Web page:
Annals of Yorkshire

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Annals of Yorkshire

 

 

1866.-AUGUST

It was 35 years since any approach to the scene of desolation witnessed this day in the fertile vales of North Yorkshire had occurred.  The constant rains of the last fortnight, culminating in an enormous rainfall, carried destruction along the course of every river.  Every valley suffered from flood, more or less; but the greatest destruction was in Ryedale and along the Rye tribu­taries.  In the upper part of the wide vale a great lake was formed by the, river’s Rye and Riccal, which met, completely overflowing the whole intermediate country, inundating houses, and rendering roads impassable.

Nunnington suffered most, from this disaster whole crops of stacked corn being floated away.  The Kirkdale beck-always impetuous-rose with unexampled rapidity, and the ford was no longer safe.  A pony and cart, with two persons in it, were carried some distance, and, rescued, with difficulty.  Some other narrow escapes occurred here.  The Farndale beck rose equally quick, and at Yawdsworth Mill much timber was carried away and 3 newly-built house washed down. 

At Sinnington, the Seven flooded the village, and floated large timber about in great confu­sion.  Mr. Carter, of Kirby Moorside, with another gentleman, on horseback; were obliged, to return to Pickering, and took refuge in an inn near the bridge.  The house being full, they were compelled to sit by the fire till daylight, but the water entered during the night and flooded the house, confining the inmates to upper story, necessaries having to be given them from the street.  The low part of the town of Pickering was much flooded.  Between Kirby Moorside and Malton, miles of roads were flooded, and the inhabitants were prisoners in their houses in various places.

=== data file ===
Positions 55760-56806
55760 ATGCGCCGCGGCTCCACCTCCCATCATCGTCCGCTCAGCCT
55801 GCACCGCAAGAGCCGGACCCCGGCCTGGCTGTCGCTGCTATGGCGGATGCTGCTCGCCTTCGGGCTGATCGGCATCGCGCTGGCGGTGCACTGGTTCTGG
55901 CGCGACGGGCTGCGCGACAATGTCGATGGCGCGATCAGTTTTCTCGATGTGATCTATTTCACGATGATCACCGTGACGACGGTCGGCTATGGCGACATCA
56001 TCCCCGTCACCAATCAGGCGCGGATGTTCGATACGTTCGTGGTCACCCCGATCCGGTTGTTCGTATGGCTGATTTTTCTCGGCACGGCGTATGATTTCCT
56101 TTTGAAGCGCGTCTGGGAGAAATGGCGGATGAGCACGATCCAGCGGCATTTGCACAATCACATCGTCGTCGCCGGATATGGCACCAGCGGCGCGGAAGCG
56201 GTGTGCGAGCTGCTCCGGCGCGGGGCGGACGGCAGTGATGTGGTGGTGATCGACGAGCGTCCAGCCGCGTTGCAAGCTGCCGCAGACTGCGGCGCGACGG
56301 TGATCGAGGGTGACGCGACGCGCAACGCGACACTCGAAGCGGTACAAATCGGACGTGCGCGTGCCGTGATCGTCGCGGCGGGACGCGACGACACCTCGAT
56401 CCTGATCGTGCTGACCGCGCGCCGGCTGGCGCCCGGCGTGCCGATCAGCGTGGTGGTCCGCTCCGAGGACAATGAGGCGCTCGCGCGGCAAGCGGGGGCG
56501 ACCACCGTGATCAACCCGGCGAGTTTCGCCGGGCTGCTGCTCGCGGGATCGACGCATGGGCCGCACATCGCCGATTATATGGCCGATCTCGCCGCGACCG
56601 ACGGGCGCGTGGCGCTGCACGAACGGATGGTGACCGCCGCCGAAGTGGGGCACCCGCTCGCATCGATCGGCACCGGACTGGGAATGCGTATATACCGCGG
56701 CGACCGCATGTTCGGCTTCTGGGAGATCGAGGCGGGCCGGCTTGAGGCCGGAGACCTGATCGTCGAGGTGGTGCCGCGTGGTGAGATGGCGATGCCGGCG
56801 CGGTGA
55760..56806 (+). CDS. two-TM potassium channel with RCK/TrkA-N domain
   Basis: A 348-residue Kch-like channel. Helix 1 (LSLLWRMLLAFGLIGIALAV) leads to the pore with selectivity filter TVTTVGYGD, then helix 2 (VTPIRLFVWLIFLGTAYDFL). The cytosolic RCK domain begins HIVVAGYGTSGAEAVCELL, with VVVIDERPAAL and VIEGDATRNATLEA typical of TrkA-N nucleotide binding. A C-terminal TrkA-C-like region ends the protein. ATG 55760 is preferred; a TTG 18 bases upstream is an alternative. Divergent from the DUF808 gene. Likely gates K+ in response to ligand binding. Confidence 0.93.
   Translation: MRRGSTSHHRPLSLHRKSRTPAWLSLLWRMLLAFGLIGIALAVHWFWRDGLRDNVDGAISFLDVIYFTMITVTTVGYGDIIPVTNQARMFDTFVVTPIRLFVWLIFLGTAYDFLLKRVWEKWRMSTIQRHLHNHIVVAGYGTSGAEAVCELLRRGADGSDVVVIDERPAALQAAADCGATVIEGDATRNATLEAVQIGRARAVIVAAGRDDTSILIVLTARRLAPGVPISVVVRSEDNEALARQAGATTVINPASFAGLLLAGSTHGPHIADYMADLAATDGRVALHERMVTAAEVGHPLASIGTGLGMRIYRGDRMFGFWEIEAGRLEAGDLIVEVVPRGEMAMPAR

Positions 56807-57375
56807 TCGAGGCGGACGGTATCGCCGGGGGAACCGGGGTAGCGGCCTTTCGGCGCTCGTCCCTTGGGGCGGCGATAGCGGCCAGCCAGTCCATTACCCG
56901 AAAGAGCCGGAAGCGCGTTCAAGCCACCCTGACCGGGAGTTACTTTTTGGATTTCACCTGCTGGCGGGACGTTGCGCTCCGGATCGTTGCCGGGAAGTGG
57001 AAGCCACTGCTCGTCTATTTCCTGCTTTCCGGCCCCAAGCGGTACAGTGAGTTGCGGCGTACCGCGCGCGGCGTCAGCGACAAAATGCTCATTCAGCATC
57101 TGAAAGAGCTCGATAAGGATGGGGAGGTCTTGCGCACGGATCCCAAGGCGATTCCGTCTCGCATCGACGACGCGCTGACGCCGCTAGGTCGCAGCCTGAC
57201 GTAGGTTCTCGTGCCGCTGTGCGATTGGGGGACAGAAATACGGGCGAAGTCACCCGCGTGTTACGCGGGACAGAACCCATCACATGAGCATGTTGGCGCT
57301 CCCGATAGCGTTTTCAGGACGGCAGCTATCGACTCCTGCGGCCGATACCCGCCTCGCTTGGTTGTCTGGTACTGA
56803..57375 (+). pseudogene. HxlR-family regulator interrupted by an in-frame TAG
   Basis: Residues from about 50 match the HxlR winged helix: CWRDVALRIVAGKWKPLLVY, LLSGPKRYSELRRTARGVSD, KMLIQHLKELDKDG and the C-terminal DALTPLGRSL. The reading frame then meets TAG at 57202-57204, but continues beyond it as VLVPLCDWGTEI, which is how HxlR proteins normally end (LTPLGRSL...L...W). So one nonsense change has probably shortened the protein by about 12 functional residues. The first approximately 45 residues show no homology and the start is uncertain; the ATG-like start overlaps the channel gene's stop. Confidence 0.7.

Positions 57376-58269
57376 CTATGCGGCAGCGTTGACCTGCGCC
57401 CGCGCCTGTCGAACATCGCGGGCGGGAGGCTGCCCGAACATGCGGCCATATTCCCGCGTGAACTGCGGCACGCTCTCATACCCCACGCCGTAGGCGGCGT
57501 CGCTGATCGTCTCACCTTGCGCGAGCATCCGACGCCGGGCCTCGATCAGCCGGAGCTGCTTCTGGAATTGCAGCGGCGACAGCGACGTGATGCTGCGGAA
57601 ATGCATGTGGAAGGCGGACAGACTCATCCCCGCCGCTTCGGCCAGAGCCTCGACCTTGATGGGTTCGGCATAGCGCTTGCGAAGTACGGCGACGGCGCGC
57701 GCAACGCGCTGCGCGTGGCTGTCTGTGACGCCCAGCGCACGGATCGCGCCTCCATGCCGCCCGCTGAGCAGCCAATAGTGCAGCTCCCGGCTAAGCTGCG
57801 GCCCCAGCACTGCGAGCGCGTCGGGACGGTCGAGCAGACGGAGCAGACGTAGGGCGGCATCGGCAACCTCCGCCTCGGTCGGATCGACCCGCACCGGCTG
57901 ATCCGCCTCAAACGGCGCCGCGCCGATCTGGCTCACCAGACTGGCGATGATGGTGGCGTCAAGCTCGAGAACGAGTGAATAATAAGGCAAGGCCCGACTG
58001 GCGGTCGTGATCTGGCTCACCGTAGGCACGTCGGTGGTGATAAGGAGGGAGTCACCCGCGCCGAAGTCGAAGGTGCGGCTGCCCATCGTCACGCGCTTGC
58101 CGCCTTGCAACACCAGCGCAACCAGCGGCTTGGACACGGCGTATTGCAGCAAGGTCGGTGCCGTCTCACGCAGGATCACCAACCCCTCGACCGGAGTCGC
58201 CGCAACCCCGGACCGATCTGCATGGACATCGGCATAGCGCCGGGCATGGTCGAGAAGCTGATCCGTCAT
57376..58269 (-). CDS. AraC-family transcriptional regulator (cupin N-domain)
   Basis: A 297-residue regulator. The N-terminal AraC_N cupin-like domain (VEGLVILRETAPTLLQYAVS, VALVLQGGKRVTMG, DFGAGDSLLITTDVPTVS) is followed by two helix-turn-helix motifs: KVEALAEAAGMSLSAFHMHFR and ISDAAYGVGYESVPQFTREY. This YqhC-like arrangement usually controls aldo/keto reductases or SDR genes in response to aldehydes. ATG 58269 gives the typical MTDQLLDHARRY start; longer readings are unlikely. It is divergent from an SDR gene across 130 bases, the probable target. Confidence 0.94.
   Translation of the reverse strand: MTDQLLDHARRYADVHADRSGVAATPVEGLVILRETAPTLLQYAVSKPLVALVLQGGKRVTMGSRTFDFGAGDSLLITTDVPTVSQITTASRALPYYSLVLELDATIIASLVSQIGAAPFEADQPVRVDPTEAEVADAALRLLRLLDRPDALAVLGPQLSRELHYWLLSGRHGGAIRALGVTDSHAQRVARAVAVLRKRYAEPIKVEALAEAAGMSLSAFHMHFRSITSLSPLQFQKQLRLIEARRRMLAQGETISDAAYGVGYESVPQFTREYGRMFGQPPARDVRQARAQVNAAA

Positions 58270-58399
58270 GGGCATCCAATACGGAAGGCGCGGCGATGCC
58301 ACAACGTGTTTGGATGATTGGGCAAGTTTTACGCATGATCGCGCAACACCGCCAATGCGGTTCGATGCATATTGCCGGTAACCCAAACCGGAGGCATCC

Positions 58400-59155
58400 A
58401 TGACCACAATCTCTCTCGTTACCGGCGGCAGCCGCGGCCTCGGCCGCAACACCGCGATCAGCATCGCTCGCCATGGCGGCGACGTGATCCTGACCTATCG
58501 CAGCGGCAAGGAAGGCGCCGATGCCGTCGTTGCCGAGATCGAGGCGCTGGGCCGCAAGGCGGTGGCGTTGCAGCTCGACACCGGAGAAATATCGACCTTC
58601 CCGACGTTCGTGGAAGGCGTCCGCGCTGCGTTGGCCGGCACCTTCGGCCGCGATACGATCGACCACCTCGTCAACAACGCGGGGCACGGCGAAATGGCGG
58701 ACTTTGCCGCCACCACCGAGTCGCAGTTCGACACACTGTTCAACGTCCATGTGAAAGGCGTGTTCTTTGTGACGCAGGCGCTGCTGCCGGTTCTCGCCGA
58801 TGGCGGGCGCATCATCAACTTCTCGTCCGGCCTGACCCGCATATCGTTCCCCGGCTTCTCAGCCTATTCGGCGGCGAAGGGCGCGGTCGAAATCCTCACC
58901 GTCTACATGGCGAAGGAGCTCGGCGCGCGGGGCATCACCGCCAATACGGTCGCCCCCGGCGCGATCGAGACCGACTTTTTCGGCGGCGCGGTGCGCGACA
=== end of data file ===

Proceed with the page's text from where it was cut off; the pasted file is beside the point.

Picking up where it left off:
At Marton the water was five feet deep in the village, and nothing was left uncovered save the large tree on the village green.  From Normanby, corn was floated out of the fields as far as Barugh Hill, three miles.  The damage in Ryedale was very great. Not only corn fields, but pastures in splendid trim were underwater, and stock were standing belly deep in the flooded lands.  By some accident the self acting clough in the Rye had been propped open, and in consequence the flood obtained access to Old Malton Moor, which for the first time since the enclosure, half a century ago was flooded.

Farmers were busy fishing for their corn ricks in the flood waters.  At Norton all the pastures were overflowed, and much property was destroyed in the brickfields.  Hundreds of acres were flooded by the bursting of the banks above Newsham.  At Malton, the Crystal Brewery and some other business places were flooded.  The bridge near Gros­mont became a total wreck, and a stationary engine erected to pump the water from the coffer dam of the intended new bridge was washed away.  The traffic of the Malton and Whitby, and North Yorkshire and Cleveland lines was seriously impeded.

 

Researched by Bernie 2005

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